“From my previous roles in banking, I saw that banks were really forced to upgrade their risk and capital management generally – and their liquidity management specifically under the APRA Prudential Standard APS 210. I’m wondering if the buy-side could benefit from going through an analogous exercise?
Cash might also be ‘trapped’ in pockets of a portfolio due to mandate structures. These all need to be tied together to give a total portfolio view, Aarons says.
“From my previous roles in banking, I saw that banks were really forced to upgrade their risk and capital management generally – and their liquidity management specifically under the APRA Prudential Standard APS 210. I’m wondering if the buy side could benefit from going through an analogous exercise,” he says.
“Metrics such as cash flow at risk or a liquidity coverage ratio are really useful. It forces one to look at liquidity risk from a total portfolio perspective. It will need to be different because funds are not banks, but I’m wondering if something of that scale needs to be done. That would enhance the portfolio management overall, especially since unlisted assets are such important components of modern portfolios.
“There’s been some off-the-mark criticisms of unlisted assets in the press recently. To me that misses the point. In principle, unlisted assets are fine, but the portfolio management around them may need to be better adapted. Well-crafted regulation could help.”
In a previous interview, Aarons made the argument for spreading out liquidity risk by using different time buckets for the maturities of foreign exchange forwards and he says this is still one of the first things funds might want to consider in their approach to liquidity.
“Liquidity risk is often caused by timing mismatches. Whether it’s a mismatch between FX hedge duration and the sell-down time of illiquid assets, or the mismatch between the valuation frequency of illiquid assets and the frequency which members’ can switch investment options, timing mismatches can cause problems,” he says.
A related way that funds can manage their liquidity is to look at their collateral arrangements.
“From a currency hedging perspective you could consider not posting cash collateral if you don’t have to,” Aarons says.
“It gives you more control over the timing of cash outflows. The regulations in Australia, under Prudential Standard CPS 226, allow you to not collateralise physically settled FX forwards at all. There are many possible variations – no collateralisation, one-sided collateralisation, two-way non-cash collateralisation.
“I wonder why some funds do cash collateralise, because if you don’t post cash collateral, it helps a great deal from a liquidity point of view. It allows one to spread out liquidity risk into the future in the manner you choose.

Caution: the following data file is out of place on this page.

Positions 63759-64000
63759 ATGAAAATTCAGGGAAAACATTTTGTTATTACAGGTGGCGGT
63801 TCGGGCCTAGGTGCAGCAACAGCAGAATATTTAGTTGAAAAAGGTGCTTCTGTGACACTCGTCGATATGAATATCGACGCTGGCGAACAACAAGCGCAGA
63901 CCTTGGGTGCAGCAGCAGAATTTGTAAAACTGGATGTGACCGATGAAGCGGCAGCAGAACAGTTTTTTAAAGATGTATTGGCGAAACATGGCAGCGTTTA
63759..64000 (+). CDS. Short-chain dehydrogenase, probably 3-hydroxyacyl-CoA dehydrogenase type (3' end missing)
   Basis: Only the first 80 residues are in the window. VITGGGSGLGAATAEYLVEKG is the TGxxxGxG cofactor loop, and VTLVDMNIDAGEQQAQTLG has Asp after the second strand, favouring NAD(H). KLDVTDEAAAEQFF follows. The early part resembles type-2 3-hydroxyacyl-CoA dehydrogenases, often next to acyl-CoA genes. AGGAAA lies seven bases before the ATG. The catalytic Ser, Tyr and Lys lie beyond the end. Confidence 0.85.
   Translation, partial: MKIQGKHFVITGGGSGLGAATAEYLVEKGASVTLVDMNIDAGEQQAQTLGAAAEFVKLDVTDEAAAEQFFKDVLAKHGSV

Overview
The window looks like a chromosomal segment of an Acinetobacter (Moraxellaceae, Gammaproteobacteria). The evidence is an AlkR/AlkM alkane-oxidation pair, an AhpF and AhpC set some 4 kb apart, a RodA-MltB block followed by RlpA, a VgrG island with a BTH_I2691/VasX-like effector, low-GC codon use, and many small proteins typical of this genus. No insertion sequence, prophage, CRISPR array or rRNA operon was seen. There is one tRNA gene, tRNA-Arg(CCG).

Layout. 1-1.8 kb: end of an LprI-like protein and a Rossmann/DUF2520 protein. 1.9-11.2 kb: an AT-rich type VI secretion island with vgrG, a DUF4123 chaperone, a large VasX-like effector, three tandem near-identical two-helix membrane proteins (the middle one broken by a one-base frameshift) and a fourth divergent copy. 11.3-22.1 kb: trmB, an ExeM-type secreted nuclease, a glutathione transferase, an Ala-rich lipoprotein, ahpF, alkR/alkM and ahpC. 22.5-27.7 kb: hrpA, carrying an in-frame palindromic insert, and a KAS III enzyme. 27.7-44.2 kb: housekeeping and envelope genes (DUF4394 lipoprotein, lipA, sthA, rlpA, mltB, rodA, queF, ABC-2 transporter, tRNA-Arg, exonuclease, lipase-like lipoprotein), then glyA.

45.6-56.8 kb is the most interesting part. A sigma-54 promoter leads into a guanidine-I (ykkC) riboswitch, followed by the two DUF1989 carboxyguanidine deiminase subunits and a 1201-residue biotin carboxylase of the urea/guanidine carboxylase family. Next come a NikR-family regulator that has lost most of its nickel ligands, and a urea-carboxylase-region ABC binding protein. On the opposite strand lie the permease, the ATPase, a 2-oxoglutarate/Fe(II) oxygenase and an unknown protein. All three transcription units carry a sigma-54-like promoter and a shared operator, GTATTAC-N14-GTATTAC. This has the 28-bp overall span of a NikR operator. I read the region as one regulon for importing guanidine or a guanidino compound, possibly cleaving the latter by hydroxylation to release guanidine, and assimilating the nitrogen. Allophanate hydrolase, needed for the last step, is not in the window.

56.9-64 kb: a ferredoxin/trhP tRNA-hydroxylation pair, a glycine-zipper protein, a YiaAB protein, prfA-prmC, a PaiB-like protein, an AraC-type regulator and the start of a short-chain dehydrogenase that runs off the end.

I wonder why some funds do cash collateralise, because if you don’t post cash collateral it helps a great deal from a liquidity point of view. It allows one to spread-out liquidity risk into the future in the manner you choose.
“Now, the different collateralisation options can increase the cost, but there are things you can do there as well. One might also ask, what is the cost of not managing liquidity risk well? Selling liquid risk assets at a low price to cover a liquidity shortfall can be very costly, even if it only happens infrequently.
“If there’s no collateralisation, one might then say: ‘Well, I’m worried about counterparty risk now,’ and, sure, that is a valid concern, but at least you can spread that counterparty risk over more and more counterparties. You can diversify your counterparty risk.
“You can’t diversify your liquidity risk, but you can spread it out through time.
“We did this recently at VFMC by spreading our FX forward maturities much further into the future and it reduced our outflows very significantly, given the drop in the Australian dollar. Our Dealing and Implementation teams did a great job of getting these trades done efficiently before the sell-off.
“I won’t get into the specifics of the positions in our portfolio. But it is fair to say that it saved us a very large sum in outflows in near-term time buckets by pushing the potential outflows into the future. And that gives us time to manage it. It also gives the Australian dollar time to bounce back, so you might not even have to pay out.
“I have heard some unfortunate stories recently of funds who kept their FX forwards fully collateralised or uncollateralised but with short-dated maturities – just like MTAA did in 2008/09. Whilst funds might have ample liquidity overall to settle their FX forwards, it does potentially mean selling liquid assets at depressed prices to fund it.
“That’s so unnecessary and means that their members are taking a NAV (net asset value) hit for no good reason.”